3. Coordinate and harmonize the policies and legislation between State Parties for the purposes of prevention, detection, punishment and eradication of corruption on the continent.

[6] The UN Convention against Corruption (UNCAC):  The UNCAC entered into force on 14 December 2005. The purposes of UNCAC are:

  1. To promote and strengthen measures to prevent and combat corruption more efficiently and effectively;
  2. To promote, facilitate and support international cooperation and technical assistance in the prevention of and fight against corruption, including in asset recovery;
  3. To promote integrity, accountability and proper management of public affairs and public property.

[7] Chinhamo, O and Chaumba, A (2012). Progress on Signature and Ratification of Anti-Corruption Instruments by SADC Member States: Who is lagging Behind among SADC Member States? [online] Available at https://actsouthernafrica.files.wordpress.com/2012/08/24-august-2012-progress-report-on-the-status-of-signature-and-ratification-of-anti-corruption-treaties-by-sadc-member-states.pdf [Accessed on 5 May 2017]

[8]Chinhamo, O and Shumba, G (2007). Report on the Status of Signature and Ratification of Anti-Corruption Treaties by the Southern African Development Community (SADC) Member States. [online]. Available at http://archive.kubatana.net/docs/demgg/act-sa_sadc_signature_of_treaties_070730.pdf [Accesed on 6 May 2017]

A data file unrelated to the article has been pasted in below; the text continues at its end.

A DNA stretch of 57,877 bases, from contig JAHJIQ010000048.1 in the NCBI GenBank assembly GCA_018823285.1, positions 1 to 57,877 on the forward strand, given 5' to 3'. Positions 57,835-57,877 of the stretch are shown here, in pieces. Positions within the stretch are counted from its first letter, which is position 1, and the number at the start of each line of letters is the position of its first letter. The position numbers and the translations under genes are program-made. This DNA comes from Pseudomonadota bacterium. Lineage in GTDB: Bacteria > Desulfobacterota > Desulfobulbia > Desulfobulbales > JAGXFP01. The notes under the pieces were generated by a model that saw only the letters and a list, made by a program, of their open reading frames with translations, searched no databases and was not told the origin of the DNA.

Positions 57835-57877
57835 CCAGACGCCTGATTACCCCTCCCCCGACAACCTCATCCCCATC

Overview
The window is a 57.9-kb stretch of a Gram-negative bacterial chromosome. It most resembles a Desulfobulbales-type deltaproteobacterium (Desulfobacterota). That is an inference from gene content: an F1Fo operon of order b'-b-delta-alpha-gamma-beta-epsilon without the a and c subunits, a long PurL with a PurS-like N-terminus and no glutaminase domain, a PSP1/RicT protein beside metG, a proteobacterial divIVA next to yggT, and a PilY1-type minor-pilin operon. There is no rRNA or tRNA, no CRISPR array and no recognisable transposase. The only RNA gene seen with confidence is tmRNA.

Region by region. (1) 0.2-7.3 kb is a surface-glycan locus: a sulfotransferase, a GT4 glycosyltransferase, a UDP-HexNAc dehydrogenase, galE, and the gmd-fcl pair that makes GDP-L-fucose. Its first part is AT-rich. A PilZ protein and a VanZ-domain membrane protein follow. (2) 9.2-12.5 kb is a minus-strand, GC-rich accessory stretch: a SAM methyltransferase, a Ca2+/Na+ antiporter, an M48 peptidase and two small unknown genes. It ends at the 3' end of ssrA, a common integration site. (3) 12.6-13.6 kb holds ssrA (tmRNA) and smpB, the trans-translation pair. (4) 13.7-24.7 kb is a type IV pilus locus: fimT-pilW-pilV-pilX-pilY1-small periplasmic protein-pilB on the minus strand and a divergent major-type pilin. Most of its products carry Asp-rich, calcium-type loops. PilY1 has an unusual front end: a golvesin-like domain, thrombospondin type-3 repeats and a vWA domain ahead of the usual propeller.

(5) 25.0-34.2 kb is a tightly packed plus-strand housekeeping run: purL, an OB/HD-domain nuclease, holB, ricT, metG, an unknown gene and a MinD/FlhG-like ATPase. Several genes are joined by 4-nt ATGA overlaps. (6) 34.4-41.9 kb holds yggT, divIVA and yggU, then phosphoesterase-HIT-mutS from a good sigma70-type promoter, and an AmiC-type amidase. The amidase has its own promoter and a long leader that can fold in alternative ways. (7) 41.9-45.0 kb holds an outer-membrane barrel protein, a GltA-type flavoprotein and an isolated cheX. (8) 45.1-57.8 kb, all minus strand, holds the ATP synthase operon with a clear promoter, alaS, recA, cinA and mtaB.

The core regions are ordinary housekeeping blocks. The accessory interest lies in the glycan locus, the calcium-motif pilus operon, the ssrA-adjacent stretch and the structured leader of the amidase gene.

[9] Anti-Corruption Trust of Southern Africa. (actsouthernafrica@gmail.com) (23 August 2012) Urgent letter to H.E. Dr Barnabas Sibusiso Dlamini- Swaziland- Signature and Ratification of Anti-CorruptionTreaties. E-mail to: Mabuza, S. (mabuzasindi@gov.sz).

[10] Anti-Corruption Trust of Southern Africa. (actsouthernafrica@gmail.com) (23 August 2012) Letter to H.E. President Lieutenant General Seretse Khama Ian Khama;. E-mail to: Ramsay, J; (jramsay@gov.bw).

[11] Ramsay, J. (jramsay@gov.bw) (23 August 2012) Letter to H.E. President Lieutenant General Seretse Khama Ian Khama;. E-mail to: Anti-Corruption Trust of Southern Africa; (actsouthernafrica@gmail.com).